MINNEAPOLIS -- History came to life as an old rivalry was renewed Saturday night in the second round of the NCAA Tournament.
Determined to reach its first Sweet 16 since 2002, Northern Iowa answered No. 7 seed Minnesota's first punch by landing a crisp jab of its own. The host Golden Gophers then recovered with a determined lock-down defensive effort to end UNI's spirited run, 25-18, 20-25, 25-19, 25-17, in front of a near-capacity crowd of 4,657 fans inside the Maturi Pavilion.
Minnesota (28-5), a Final Four team each of the previous two seasons, has now blocked UNI's path to the Sweet 16 twice. The Golden Gophers prevailed over UNI in the second round in 2003 after the Panthers won a memorable five-setter inside the historic West Gym to reach the Sweet 16 in 2001.
UNI (27-9) was attempting to match the longest postseason run in program history with a fourth trip to the round of 16.
"It was a pretty special night of volleyball," Minnesota coach Hugh McCutcheon said, unprompted at the end of his team's post-match press conference. "I don't know if you guys appreciate the caliber of the two teams that were going at it. The rallies and the stuff that was happening on the floor was one of the best performances of the year."
With Minnesota's back row defenders over throwing their bodies all over the court to extend rallies, UNI coach Bobbi Petersen saw the Big Ten power match the type of scrappy, resilient effort that has been a hallmark of her program.
"It was some really high level volleyball," Petersen said. "Minnesota did a really good job of picking up their defense and I'm hoping we sparked that from them.
"I thought we really did a good job, especially in the first two games, of getting good touches on the ball and having our defense be able to make some strong moves. ... There was a lot of great rallies that we will at some point go back and look at and be excited about."
Junior setter Samantha Seliger-Swenson, a key cog within a fast-paced attack during Minnesota's two Final Four runs, worked sophomore outside hitter Alexis Hart heavy early before utilizing her middle attackers down the stretch as the Golden Gophers out-hit UNI, .311 to .176.
Hart finished with a match-high 20 kills on 55 attempts, and her team held an 11-1 advantage in stuff blocks to pressure UNI's attackers throughout this contest. Libero Dalianliz Rosado backed that net presence up with 26 digs to neutralize shots from Karlie Taylor out of the back row to Piper Thomas in the middle.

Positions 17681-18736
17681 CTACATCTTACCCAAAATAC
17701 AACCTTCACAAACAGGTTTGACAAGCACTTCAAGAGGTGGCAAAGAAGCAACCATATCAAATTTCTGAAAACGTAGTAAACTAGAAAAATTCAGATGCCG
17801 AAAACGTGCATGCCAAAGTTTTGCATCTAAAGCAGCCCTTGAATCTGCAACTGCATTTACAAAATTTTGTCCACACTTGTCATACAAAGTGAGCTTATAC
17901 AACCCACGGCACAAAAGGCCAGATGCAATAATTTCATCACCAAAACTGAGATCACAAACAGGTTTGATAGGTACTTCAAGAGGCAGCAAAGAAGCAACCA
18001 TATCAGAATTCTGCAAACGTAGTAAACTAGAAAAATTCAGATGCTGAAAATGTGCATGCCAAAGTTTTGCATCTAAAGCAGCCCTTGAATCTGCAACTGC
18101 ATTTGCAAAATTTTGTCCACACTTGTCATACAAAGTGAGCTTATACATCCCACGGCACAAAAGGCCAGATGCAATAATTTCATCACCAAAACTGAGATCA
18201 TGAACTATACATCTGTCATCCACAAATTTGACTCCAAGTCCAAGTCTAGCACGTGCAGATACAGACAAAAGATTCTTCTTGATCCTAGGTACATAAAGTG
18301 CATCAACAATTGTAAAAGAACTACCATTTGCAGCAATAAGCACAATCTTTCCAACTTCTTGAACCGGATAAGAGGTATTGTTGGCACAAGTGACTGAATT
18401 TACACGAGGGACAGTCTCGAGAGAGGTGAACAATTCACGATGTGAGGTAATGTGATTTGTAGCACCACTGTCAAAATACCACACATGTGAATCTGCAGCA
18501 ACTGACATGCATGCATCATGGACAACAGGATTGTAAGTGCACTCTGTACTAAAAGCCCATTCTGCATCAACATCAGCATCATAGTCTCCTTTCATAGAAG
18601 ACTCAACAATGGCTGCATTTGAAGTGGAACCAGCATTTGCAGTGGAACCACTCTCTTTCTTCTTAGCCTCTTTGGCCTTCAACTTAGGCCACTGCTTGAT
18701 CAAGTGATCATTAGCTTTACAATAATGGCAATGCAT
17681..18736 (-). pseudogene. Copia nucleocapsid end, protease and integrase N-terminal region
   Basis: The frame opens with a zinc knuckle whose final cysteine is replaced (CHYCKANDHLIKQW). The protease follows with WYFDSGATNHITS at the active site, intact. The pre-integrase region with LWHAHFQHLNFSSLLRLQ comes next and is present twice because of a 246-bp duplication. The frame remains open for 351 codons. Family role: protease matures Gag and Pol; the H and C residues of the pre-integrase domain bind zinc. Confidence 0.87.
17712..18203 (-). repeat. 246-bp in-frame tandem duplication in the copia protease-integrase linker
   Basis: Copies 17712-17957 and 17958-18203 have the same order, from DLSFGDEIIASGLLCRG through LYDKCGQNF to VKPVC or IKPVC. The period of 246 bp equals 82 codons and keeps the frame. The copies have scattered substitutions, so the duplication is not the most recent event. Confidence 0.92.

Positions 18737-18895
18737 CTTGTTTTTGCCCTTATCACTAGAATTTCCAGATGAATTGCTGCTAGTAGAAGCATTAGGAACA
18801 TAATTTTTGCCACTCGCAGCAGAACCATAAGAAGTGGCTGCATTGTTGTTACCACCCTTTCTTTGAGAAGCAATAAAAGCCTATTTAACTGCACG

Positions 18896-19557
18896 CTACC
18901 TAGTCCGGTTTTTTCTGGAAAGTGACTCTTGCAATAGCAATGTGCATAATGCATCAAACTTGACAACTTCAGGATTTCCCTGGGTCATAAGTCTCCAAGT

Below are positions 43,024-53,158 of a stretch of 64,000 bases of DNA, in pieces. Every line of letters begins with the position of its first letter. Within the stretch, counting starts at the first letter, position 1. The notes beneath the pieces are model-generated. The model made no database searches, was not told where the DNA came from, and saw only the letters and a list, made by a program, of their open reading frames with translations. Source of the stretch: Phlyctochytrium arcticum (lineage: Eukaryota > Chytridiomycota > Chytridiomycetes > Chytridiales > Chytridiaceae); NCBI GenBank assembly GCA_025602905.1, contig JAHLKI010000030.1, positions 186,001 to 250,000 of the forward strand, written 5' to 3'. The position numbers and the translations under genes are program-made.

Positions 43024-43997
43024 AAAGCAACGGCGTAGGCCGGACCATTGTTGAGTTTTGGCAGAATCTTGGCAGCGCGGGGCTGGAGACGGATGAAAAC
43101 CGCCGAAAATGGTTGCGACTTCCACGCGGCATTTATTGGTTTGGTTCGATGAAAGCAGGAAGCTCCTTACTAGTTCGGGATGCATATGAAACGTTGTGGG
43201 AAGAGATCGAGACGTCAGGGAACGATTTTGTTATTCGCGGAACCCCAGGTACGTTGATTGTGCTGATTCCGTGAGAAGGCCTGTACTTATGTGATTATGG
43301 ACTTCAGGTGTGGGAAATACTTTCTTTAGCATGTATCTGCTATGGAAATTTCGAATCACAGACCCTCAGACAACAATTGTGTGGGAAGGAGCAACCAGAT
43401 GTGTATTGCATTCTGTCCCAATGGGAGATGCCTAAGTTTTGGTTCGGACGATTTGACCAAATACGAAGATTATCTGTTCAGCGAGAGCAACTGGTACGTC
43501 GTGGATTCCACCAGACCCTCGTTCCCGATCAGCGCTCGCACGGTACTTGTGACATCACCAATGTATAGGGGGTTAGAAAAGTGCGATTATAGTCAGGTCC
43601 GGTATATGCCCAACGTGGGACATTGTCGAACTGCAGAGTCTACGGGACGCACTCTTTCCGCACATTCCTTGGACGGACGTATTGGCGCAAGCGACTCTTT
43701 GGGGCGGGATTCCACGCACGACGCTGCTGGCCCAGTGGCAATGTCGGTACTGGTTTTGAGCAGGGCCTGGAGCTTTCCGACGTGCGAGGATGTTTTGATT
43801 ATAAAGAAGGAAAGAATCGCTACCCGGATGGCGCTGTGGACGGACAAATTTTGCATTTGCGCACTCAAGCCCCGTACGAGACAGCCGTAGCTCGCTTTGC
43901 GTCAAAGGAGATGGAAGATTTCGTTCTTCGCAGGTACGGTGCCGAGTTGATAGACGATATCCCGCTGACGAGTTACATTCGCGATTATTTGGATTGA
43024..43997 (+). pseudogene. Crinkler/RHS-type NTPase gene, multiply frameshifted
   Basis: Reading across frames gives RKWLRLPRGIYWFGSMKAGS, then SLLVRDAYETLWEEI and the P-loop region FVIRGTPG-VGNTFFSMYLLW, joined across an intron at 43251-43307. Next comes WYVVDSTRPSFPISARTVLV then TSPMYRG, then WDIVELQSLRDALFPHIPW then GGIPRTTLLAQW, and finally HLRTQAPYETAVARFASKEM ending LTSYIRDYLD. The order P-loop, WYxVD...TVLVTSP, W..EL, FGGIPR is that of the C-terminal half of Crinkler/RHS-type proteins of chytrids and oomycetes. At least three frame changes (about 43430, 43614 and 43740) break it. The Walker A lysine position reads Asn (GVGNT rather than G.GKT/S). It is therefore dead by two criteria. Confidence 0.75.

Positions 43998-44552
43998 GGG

Taylor and fellow outside hitter Bri Weber each posted double-doubles to lead UNI's determined effort. Taylor tallied 15 kills and 15 digs, and Weber finished with 16 kills and 14 digs. Thomas added 11 kills on 35 attempts in a tough match-up against Minnesota's towering and athletic middles.
Heather Hook, UNI’s lone senior, finished with 41 assists to pass Kara Galer for No. 4 on her school’s career chart with a total of 4,288.
"They blocked well, but I give our hitters credit," Petersen said. "I think we've had matches throughout the year where we've shied away from it a little bit once we get stuffed a couple times, but I thought our hitters stayed aggressive."
After Minnesota used three of its five stuff blocks during a 5-0 run to pull away late in set one, Taylor came alive in the second set with six of UNI's 18 kills on an efficient .364 clip. The Panthers, however, were held to .122 and .132 hitting in sets three and four as Minnesota's defense took over.
With the score tied at 14 in the pivotal third set, 6-foot-5 freshman middle Regan Pittman recorded two kills and a block, and Hart added a block and kill during a 7-1 run that allowed the Golden Gophers to pull away. Minnesota then converted its first 10 sideout opportunities and landed 17 kills on .457 hitting to dominate the final set.
Even if defeat, UNI earned Minnesota's respect.
"UNI is one heck of a team and certainly they played like it tonight," McCutcheon said. "It was a great battle. I'm really proud of our athlete's ability to maintain composure, execute the plan, to make adjustments in the match, and most importantly to compete like crazy."
At the end of the night, UNI had few regrets. The program has retained national relevancy, reaching the NCAA tournament for a third consecutive season and playing in the second round for the first time since 2012.
"It was a fun match to play against Minnesota and get this opportunity we had to be in the NCAA," Weber said. "I'm just very proud of our team and what we were able to accomplish this year."